The Glass Castle meets The Battle Hymn of the Tiger Mother in this dazzlingly honest and provocative family memoir by former child actress and current Fox Business Network anchor Melissa Francis.
When Melissa Francis was eight years old, she won the role of lifetime: playing Cassandra Cooper Ingalls, the little girl who was adopted with her brother (played by young Jason Bateman) by the Ingalls family on the world's most famous primetime soap opera, Little House on the Prairie. Despite her age, she was already a veteran actress, living a charmed life, moving from one Hollywood set to the next. But behind the scenes, her success was fueled by the pride, pressure, and sometimes grinding cruelty of her stage mother, as fame and a mother's ambition pushed her older sister deeper into the shadows.
Diary of a Stage Mother's Daughter is a fascinating account of life as a child star in the 1980's, and also a startling tale of a family under the care of a highly neurotic, dangerously competitive "tiger mother." But perhaps most importantly, now that Melissa has two sons of her own, it's a meditation on motherhood, and the value of pushing your children: how hard should you push a child to succeed, and at what point does your help turn into harm?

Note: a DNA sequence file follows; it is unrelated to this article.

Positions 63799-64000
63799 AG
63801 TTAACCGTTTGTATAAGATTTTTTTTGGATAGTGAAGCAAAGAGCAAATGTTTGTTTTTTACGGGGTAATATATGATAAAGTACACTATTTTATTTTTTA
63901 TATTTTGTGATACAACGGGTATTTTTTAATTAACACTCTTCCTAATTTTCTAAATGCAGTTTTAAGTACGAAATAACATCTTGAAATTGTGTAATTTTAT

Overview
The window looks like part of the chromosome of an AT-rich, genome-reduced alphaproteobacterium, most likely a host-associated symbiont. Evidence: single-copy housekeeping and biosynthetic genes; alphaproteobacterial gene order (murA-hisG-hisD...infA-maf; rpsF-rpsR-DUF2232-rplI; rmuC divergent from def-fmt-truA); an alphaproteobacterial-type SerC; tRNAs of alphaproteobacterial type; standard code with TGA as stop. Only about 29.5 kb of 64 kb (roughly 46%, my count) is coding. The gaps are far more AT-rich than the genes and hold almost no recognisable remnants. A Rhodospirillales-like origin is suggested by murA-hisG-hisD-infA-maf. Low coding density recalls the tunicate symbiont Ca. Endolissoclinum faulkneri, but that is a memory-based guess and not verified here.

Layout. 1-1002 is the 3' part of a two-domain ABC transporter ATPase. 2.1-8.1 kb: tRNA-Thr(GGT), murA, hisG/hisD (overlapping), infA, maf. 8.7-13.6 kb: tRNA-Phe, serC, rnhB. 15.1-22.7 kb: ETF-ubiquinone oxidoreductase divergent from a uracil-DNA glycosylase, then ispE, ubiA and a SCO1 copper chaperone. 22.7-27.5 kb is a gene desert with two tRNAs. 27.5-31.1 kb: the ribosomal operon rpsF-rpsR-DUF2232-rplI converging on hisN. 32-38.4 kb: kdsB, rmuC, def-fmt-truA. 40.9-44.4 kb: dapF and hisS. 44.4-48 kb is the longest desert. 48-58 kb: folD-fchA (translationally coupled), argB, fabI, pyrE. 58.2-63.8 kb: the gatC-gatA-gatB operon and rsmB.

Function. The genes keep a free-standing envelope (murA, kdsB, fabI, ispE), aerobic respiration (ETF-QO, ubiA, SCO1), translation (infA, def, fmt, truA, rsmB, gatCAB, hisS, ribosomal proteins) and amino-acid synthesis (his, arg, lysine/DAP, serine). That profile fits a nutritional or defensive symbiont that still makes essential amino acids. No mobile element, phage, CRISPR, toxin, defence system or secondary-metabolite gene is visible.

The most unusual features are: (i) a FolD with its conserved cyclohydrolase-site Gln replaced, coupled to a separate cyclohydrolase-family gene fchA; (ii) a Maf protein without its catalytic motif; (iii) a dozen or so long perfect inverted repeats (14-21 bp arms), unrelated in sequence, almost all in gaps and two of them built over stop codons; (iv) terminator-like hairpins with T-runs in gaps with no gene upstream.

A recounting of her mother's abusive behavior sets the stage for Melissa Francis's compelling memoir. Francis, now a broadcast news journalist, once played Cassandra Cooper Ingalls on the television show Little House on the Prairie. By the time she landed the plum role she was already a television pro. Her older Tiffany disliked performing, which antagonized their neurotic mother. She lavished attention on Francis and constantly belittled and harangued her sister, and their mother's mercurial temperament created continuous family tension. "When we were at home, my sister and I lived in a state of constant wariness, always reading Mom's mood and bracing for impact when that mood turned ominous." As Francis departed for Harvard, her older sister's life was a shambles. Though once very close, their intimacy had dissipated, a fact Francis deeply regrets. The author's personal and professional life flourished; her sister's spiraled downward in a cloud of loneliness, depression, and drugs resulting in a family tragedy and her mother's ultimate act of betrayal: "It had been more than a year since I had given her the choice of coming back to help Tiffany or losing us forever, and she has chosen to throw all of us away." A thoughtful trek across a troubled family landscape resulting in a bittersweet yet hopeful final act.